Prepare for 2009

 Regular readers know that I keep three books on my desk:

I also have a Bible close by and I've lost my copy of The Seven Habits of Highly Effective People, but I pretty much have it memorized.

I also subscribe to the matching blogs for these books.  A post earlier this week on the E-Myth blog caught mPlanningy attention called 10 Ways to Prepare for the New Year.  There are for ten positive things that you can do to jump start your business for 2009.  I'm not going to repeat them here because you can get them by clicking here.  But, I did want to comment on the whole idea of planning for next year.

Face it, we're being bombarded with bad news every day.  There's a banking crisis.  The stock market has gone completely crazy, down 500 points one day, up 500 points the next.  The big three automakers are all flying to Washing DC in their private jets to beg for loans.  Pirates are plying the seven seas and gas has gotten "cheap" at less than  $2.00 per gallon.  It's tempting to curl up under the desk in a fetal position and wait for things to settle down.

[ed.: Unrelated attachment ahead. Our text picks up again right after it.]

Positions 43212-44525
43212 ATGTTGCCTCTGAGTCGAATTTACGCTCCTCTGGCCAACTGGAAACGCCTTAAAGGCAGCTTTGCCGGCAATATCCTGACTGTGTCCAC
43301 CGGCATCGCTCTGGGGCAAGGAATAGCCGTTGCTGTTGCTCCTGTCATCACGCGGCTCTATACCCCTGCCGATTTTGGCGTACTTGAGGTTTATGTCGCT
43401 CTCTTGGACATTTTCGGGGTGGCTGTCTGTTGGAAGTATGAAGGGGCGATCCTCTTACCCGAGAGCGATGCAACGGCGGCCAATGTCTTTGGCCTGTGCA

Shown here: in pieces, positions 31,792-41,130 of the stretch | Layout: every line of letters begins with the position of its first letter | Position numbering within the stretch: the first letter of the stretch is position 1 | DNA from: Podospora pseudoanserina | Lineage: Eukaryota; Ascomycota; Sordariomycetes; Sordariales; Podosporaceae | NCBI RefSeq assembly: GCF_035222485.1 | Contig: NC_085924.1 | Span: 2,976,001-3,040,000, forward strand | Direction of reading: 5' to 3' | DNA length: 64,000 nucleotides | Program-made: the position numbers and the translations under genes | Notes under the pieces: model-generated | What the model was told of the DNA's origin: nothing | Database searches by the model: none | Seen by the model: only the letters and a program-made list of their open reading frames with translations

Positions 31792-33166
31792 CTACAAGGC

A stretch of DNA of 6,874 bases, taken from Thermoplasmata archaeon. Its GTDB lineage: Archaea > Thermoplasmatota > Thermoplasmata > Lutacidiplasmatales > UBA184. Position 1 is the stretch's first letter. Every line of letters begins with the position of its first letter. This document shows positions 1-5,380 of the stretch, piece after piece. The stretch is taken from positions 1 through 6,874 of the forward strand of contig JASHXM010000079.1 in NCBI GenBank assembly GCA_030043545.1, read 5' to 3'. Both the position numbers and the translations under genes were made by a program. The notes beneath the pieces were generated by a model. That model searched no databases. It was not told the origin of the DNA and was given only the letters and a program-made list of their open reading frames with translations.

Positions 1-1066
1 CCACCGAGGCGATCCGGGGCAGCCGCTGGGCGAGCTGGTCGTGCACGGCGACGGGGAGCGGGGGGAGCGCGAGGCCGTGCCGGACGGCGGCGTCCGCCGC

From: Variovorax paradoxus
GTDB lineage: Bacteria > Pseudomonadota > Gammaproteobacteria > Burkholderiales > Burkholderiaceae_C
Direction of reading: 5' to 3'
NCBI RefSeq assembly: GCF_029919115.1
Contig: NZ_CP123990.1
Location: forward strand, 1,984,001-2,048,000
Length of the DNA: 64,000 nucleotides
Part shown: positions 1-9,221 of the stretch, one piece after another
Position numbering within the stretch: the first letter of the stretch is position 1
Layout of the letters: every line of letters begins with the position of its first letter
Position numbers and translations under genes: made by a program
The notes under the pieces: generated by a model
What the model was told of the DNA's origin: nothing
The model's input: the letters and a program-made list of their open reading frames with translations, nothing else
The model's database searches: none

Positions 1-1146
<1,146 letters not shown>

But even though the "pundits" are warning of Armageddon, our economy has gone through tough times before and it will again.  The point is that it always comes back.  During the election, and even now, some so-called "experts" are talking depression.  But the conditions today are much different than they were in the 1930s.  For one thing, bank deposits are guaranteed.  Unless you have all your money at the Bailey Building and Loan, your money is safe.  For another thing, the people who understand economics (and I'm not one of them) have tools today that didn't even exist when the last big one hit. 

Here's the thing when it comes to your business.  Big box stores are in a mess.  They placed orders for fall and Christmas merchandise months ago, not knowing that money would be tight in the fourth quarter (even though they should have seen the signs).  They're desperate to turn that inventory into cash.  The only way for them to do that is spend more money on advertising and lower prices, not a good combination.

That's where you have the advantage.  Hopefully your inventory is in line.  You're flexible.  You're fast.  You're like a speed boat racing a barge.  You can zip back and forth while they plod along.  You can adapt.  Take a look at the "10 Ways" article.  Take it to heart.  The constants are measure,plan, budget, and plan some more.

The end of the year is the perfect time to stop, take a deep breath, and begin anew.  As the article says, "Make a commitment to yourself to make 2009 your best yet." 

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